When Mackanin was asked what he knew about newly acquired reliever Pat Venditte (see story), he simply replied "nothing". But Mackanin might get a sneak preview if he catches Team Italy in a World Baseball Classic game.

"Is he pitching for Italy?" Mackanin asked. "Maybe I'll watch him on TV."

Four head to minor-league camp
Infielder Rhys Hoskins, second baseman Scott Kingery, catcher Chace Numata and outfielder Andrew Pullin were assigned to minor-league camp after the game. The Phillies now have 58 players in major-league camp.

Up Next
Right-hander Jeremy Hellickson, the likely opening-day starter, will make his fourth start of the spring. Hellickson pitched four innings in his last start on March 8 against the Braves.

"We are looking for another solid outing from him," Mackanin said. "The most important thing is to lengthen him out and raise up the pitch count."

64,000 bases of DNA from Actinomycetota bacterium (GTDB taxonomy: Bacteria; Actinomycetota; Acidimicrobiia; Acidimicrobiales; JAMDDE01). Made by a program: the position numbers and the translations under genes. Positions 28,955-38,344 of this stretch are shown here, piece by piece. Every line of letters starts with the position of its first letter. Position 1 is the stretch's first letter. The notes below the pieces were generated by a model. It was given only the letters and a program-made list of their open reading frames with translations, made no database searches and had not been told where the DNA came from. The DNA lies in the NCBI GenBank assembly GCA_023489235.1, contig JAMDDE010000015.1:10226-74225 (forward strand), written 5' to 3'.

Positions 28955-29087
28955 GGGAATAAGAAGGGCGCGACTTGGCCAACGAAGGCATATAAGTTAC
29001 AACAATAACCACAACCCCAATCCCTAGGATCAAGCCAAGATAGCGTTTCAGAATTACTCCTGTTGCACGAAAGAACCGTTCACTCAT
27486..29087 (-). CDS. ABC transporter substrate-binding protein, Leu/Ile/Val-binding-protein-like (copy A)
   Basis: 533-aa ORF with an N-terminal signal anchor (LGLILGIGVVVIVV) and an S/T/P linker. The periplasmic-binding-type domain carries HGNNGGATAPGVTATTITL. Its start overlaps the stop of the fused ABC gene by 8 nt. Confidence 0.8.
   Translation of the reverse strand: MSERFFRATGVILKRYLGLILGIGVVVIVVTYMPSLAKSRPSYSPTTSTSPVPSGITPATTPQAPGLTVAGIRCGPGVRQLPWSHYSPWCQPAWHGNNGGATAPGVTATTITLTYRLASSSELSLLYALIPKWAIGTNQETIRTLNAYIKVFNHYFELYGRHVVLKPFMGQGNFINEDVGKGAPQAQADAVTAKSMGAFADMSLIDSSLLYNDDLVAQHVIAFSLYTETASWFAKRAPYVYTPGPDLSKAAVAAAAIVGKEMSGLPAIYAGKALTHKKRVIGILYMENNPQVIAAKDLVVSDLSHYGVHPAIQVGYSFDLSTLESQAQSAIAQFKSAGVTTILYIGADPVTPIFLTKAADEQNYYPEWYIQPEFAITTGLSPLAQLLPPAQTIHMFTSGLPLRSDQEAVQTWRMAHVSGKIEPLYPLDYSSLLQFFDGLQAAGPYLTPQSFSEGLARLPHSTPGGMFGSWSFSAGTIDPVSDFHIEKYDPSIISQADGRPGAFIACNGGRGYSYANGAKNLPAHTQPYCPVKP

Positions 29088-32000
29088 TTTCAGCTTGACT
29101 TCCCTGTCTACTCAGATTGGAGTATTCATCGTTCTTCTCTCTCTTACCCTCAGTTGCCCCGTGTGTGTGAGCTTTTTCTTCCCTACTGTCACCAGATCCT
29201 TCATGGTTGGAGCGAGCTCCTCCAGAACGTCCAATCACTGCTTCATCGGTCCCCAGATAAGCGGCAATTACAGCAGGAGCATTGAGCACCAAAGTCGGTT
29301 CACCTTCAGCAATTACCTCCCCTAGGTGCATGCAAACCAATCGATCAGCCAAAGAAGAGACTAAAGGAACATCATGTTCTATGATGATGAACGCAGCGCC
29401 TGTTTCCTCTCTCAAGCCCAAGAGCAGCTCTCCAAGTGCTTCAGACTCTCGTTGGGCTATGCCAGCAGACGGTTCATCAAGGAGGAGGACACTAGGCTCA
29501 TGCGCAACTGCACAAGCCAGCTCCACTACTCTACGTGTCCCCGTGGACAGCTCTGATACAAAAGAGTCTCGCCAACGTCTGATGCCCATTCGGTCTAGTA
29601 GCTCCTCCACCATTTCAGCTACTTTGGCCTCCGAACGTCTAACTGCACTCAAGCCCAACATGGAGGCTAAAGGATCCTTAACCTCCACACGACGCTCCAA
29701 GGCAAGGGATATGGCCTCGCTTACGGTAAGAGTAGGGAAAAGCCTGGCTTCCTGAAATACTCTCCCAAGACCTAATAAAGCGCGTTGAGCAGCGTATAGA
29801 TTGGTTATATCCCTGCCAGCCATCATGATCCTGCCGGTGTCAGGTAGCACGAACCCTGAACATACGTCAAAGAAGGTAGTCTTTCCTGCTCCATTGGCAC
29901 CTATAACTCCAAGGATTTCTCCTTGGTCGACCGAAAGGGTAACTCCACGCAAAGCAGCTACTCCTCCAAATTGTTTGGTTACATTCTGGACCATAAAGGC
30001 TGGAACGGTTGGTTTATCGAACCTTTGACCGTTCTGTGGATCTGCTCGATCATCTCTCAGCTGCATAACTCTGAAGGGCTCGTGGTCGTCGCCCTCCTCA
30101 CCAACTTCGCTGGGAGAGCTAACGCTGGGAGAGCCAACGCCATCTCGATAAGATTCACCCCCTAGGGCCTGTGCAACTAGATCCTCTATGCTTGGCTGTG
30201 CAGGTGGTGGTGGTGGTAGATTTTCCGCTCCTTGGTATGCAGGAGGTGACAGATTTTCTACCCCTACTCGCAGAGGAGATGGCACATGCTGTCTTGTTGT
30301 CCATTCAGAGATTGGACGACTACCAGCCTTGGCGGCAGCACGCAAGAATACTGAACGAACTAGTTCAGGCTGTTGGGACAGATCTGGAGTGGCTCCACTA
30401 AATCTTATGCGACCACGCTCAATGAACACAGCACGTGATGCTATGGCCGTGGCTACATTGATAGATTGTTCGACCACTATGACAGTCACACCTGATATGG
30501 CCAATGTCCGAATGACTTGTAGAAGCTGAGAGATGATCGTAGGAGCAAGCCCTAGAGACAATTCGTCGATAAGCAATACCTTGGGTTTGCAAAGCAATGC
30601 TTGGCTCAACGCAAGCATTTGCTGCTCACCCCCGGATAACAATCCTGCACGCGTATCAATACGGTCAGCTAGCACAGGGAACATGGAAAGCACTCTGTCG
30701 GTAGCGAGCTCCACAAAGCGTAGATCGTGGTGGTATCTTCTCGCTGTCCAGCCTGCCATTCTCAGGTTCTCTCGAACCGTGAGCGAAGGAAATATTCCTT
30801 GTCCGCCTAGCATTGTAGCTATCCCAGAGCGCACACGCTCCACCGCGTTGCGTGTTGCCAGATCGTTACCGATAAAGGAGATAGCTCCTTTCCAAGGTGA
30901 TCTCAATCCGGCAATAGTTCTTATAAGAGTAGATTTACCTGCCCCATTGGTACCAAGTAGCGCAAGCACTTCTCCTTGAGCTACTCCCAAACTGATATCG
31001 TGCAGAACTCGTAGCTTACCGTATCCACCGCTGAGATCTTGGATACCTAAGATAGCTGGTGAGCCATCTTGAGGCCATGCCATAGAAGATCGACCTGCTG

Instant Replay: Phillies 6, Diamondbacks 1

Instant Replay: Phillies 6, Diamondbacks 1

BOX SCORE

PHOENIX — Mark Leiter Jr.'s first big-league start was a memorable one. The 26-year-old right-hander from Tom's River, New Jersey, pitched six shutout innings to lead the Phillies to a 6-1 win over the Arizona Diamondbacks at Chase Field on Friday night.

The win was the Phillies' second in a row and just their third in the last 16 games. It came against an Arizona club that entered the day in second place in the NL West. The D-backs are 46-28 and have the best home offense in the majors, averaging 6.48 runs per game in their ballpark.